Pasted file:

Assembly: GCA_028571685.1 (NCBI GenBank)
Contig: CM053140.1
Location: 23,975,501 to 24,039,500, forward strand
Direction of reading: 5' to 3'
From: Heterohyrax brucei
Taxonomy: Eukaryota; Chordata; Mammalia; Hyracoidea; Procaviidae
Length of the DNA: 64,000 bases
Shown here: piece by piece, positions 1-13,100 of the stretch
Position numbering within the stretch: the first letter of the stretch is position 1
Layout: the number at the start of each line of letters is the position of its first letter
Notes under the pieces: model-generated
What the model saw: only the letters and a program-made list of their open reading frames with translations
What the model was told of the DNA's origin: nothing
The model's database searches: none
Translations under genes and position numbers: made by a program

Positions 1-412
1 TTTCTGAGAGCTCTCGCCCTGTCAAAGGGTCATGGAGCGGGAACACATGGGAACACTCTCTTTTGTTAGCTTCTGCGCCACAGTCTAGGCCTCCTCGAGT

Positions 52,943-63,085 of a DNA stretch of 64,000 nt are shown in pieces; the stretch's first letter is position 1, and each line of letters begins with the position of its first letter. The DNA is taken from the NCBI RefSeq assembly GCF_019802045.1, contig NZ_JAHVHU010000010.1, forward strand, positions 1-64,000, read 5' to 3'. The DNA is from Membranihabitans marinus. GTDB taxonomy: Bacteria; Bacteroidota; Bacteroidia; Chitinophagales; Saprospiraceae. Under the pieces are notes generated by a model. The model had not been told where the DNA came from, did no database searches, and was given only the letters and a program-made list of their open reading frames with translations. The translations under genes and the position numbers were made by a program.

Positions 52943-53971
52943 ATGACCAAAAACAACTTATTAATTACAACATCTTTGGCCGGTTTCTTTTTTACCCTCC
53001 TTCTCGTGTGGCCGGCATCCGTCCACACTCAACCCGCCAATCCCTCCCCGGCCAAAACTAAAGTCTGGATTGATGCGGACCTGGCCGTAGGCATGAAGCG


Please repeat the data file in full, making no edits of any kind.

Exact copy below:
Assembly: GCA_028571685.1 (NCBI GenBank)
Contig: CM053140.1
Location: 23,975,501 to 24,039,500, forward strand
Direction of reading: 5' to 3'
From: Heterohyrax brucei
Taxonomy: Eukaryota; Chordata; Mammalia; Hyracoidea; Procaviidae
Length of the DNA: 64,000 bases
Shown here: piece by piece, positions 1-13,100 of the stretch
Position numbering within the stretch: the first letter of the stretch is position 1
Layout: the number at the start of each line of letters is the position of its first letter
Notes under the pieces: model-generated
What the model saw: only the letters and a program-made list of their open reading frames with translations
What the model was told of the DNA's origin: nothing
The model's database searches: none
Translations under genes and position numbers: made by a program

Positions 1-412
1 TTTCTGAGAGCTCTCGCCCTGTCAAAGGGTCATGGAGCGGGAACACATGGGAACACTCTCTTTTGTTAGCTTCTGCGCCACAGTCTAGGCCTCCTCGAGT

Positions 52,943-63,085 of a DNA stretch of 64,000 nt are shown in pieces; the stretch's first letter is position 1, and each line of letters begins with the position of its first letter. The DNA is taken from the NCBI RefSeq assembly GCF_019802045.1, contig NZ_JAHVHU010000010.1, forward strand, positions 1-64,000, read 5' to 3'. The DNA is from Membranihabitans marinus. GTDB taxonomy: Bacteria; Bacteroidota; Bacteroidia; Chitinophagales; Saprospiraceae. Under the pieces are notes generated by a model. The model had not been told where the DNA came from, did no database searches, and was given only the letters and a program-made list of their open reading frames with translations. The translations under genes and the position numbers were made by a program.

Positions 52943-53971
52943 ATGACCAAAAACAACTTATTAATTACAACATCTTTGGCCGGTTTCTTTTTTACCCTCC
53001 TTCTCGTGTGGCCGGCATCCGTCCACACTCAACCCGCCAATCCCTCCCCGGCCAAAACTAAAGTCTGGATTGATGCGGACCTGGCCGTAGGCATGAAGCG